Addressing Limits through Tracking Food
Meena Devii Muralikumar, Bonnie Nardi (University of California, Irvine)
The DIY Resilient Smart Garden Kit
Birgit Penzenstadler, Jason Plojo, Marinela Sanchez, Ruben Marin, Lam Tran, Jayden Khakurel (CSULB)
2:35 Break
2:50 Paper Session 3
Meeting the Future in the Past - Using Counterfactual History to Imagine Computing Futures
Elina Eriksson, Daniel Pargman (KTH - Royal Institute of Technology)
Design for Survivability: A Participatory Design Fiction Approach to Sustainability
Edward Burnell (MIT)
3:40 Breakout session 2:
Brainstorming counterfactual history scenarios
Brainstorming on economic issues
Brainstorming on Design for Respect
5:00 Dinner and Dessert Walk

Monday, May 14

Time Activity
9:15 Invited Talk
SEED: Solutions for Environment, Economy, and Democracy
Alan Borning (University of Washington)
10:15 Break
10:35 Paper Session 4
Making within Limits: Toward Salvage Fabrication
Kristin N Dew, Samantha Shorey, Daniela Rosner (University of Washington)
Devices as a Commons: Limits to Premature Recycling
David Franquesa, Leandro Navarro (Universitat Polit├Ęcnica de Catalunya)
11:25 Breakout session 3: Bridging the Gap Between Speculation and Reality
12:15 Lunch
1:40 Paper Session 5
Intangible Commodities with Free Delivery: Finding the Limit in Digitally Mediated e-Commerce
Oliver Bates, Adrian Friday (Lancaster University, UK)
What Pushes Back from Considering Materiality in IT?
Alan Borning, Batya Friedman, Deric Gruen (University of Washington)
Disablism and Constrained Computing: Checking Privilege and Power in a Future of Limits
Vanessa Thomas (Aarhus University)
2:55 Break
3:15 Breakout session 4:
Writing group paper
What's next for LIMITS
Report back
5:00 Wrap Up

Registration Overview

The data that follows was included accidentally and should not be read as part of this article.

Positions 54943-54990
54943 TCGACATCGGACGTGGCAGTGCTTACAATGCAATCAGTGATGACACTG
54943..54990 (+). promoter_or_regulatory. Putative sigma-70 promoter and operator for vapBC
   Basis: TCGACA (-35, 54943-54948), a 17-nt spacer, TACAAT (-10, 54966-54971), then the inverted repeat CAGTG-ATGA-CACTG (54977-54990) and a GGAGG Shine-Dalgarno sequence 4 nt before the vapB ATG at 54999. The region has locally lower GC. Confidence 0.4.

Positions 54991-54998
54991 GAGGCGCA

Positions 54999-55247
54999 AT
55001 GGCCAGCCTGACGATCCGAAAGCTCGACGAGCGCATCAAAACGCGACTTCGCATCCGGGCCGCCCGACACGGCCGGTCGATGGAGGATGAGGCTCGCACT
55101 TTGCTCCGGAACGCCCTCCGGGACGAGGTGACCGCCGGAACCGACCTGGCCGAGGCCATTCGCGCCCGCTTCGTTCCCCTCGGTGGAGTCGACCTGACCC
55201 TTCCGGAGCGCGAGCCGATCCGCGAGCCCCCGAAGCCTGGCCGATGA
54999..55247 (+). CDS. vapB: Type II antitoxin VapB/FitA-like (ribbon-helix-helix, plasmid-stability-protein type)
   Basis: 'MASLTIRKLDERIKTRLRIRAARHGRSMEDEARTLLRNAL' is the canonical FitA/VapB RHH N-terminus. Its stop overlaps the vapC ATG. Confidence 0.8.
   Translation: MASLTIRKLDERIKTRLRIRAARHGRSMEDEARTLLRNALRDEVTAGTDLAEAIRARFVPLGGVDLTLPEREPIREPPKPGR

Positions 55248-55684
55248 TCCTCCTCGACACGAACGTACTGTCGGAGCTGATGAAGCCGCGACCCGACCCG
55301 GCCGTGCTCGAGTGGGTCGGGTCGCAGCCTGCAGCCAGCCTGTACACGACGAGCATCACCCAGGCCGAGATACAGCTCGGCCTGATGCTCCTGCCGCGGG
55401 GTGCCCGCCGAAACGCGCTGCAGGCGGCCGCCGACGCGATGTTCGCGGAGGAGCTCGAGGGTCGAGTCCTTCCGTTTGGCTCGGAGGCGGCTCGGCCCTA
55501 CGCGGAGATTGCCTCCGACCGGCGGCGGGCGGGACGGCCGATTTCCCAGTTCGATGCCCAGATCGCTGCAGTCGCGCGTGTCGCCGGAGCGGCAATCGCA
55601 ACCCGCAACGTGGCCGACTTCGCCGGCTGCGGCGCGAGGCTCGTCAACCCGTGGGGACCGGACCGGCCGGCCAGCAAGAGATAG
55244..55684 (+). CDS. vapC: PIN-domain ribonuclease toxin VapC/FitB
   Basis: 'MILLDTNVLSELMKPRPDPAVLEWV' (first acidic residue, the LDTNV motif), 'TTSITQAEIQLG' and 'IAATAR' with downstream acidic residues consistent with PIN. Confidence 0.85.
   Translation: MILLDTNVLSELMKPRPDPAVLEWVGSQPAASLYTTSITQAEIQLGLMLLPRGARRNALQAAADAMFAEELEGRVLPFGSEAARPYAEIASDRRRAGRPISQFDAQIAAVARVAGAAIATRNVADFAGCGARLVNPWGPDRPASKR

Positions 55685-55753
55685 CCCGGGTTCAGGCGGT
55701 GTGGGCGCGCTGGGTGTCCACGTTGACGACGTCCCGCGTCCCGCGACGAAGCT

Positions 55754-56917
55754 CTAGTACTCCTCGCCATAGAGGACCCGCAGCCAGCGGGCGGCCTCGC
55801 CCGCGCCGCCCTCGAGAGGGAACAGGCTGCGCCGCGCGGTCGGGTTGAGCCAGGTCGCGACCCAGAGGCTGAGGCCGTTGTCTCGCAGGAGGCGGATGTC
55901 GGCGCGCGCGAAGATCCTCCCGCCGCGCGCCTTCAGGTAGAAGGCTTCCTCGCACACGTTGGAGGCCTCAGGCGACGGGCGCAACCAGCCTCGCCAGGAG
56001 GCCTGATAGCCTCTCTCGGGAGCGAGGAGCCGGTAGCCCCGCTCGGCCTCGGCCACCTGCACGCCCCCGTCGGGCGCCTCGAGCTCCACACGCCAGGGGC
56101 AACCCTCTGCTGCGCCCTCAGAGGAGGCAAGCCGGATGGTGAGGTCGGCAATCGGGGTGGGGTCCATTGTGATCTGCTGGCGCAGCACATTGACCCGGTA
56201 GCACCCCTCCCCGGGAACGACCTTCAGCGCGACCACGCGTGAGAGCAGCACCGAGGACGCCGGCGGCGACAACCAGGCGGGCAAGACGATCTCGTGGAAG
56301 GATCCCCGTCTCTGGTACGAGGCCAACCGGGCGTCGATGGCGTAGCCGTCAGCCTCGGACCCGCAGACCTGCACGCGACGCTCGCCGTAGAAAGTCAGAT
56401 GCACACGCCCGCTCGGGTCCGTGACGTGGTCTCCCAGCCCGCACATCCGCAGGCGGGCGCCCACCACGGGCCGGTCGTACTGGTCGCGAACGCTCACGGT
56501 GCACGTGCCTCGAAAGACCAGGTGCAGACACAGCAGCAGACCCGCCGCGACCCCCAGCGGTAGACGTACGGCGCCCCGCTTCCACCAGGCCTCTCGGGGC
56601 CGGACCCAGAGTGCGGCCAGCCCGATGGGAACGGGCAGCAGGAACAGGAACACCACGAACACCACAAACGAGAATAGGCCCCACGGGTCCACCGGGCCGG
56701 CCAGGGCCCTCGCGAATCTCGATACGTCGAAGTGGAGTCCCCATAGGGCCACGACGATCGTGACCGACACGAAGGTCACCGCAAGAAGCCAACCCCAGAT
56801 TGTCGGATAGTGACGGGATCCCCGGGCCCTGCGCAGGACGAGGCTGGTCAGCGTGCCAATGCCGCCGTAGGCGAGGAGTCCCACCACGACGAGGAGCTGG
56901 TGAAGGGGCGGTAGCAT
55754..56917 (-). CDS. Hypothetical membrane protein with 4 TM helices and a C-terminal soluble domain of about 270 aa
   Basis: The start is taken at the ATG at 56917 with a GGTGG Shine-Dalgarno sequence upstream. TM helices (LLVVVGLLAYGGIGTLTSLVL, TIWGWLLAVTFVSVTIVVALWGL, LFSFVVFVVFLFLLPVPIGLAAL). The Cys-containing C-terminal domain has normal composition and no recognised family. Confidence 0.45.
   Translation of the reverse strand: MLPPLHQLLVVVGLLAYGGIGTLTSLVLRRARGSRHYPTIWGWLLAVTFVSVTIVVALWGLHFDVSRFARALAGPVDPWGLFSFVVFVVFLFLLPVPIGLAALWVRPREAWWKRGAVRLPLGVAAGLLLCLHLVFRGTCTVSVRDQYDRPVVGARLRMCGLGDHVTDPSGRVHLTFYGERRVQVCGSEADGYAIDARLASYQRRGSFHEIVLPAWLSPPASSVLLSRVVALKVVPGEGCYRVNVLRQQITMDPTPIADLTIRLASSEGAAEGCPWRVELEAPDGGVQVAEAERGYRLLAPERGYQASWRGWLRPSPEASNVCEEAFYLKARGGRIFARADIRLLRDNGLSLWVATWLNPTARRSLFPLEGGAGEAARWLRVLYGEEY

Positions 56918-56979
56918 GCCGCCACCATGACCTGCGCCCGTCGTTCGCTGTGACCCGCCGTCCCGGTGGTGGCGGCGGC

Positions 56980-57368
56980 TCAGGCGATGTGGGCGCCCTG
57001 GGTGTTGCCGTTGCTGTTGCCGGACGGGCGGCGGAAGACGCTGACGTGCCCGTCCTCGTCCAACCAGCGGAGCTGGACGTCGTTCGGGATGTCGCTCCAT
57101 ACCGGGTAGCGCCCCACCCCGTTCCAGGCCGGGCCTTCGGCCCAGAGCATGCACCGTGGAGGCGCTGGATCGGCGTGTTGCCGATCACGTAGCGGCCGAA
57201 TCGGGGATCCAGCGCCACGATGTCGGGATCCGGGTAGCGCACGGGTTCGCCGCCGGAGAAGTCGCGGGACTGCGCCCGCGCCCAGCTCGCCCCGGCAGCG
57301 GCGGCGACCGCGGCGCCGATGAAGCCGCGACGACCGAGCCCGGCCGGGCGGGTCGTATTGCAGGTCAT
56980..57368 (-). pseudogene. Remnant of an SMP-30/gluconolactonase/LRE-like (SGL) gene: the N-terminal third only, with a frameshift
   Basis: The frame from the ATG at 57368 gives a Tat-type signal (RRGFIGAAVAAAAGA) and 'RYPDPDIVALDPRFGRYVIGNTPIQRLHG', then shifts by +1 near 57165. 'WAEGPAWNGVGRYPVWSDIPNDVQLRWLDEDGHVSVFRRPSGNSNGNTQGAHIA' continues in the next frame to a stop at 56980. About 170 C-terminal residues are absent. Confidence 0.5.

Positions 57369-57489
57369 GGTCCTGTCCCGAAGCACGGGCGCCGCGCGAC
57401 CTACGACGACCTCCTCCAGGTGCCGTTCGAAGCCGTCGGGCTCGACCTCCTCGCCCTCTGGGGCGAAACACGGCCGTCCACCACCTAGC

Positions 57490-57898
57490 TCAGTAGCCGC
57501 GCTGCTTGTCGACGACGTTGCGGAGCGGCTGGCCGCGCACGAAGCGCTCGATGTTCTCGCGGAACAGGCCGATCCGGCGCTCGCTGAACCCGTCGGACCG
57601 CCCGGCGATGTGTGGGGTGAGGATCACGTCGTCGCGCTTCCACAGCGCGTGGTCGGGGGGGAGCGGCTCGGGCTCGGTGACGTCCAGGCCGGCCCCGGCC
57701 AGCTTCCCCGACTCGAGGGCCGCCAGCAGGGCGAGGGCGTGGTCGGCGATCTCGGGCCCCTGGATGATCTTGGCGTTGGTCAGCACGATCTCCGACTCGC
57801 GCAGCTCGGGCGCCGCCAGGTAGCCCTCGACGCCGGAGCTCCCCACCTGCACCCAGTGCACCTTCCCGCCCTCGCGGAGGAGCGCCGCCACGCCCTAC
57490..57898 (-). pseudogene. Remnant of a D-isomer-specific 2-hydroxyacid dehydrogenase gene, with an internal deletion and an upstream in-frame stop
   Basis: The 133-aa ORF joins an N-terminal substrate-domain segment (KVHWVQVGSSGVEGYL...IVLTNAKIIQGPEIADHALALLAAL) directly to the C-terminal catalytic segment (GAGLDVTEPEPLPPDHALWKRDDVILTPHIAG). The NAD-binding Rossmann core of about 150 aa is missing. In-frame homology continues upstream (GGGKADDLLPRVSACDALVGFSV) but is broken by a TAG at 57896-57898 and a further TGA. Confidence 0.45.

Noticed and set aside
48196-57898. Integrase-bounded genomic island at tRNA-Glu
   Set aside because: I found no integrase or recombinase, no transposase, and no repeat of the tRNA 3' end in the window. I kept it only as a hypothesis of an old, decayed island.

The workshop will be held on the campus of University of Toronto, Canada. There will be a registration fee of CAD$190 non-students and CAD$60 for students. The fee covers workshop registration, lunches and refreshments during the workshop, and a workshop dinner on May 13. It does not cover transportation.

Please register for LIMITS 2018 at this link.

We have some (limited) funds to offset some/all of the travel expenses for students and other attendees. If you would like to be considered for a travel grant, please email Bonnie Nardi ( by March 30, with a brief summary of your likely travel expenses, and a brief statement of need ("I am a graduate student without external funding", etc.). We will notify all applicants of the outcome shortly thereafter.

Travel and Local Information

The workshop is co-located with ICT4S this year. The iSchool at University of Toronto will be hosting the LIMITS workshop in the Bissell Building. Here is a map of all the venues (interactive version) . The Chelsea Hotel is about a 15 minute walk. Please find detailed accommodation information at this link and travel information here. Steve Easterbrook is also exploring some additional accommodation in an apartment style student residence (ie. 4-5 rooms with a shared kitchen and lounge) if that is of interest.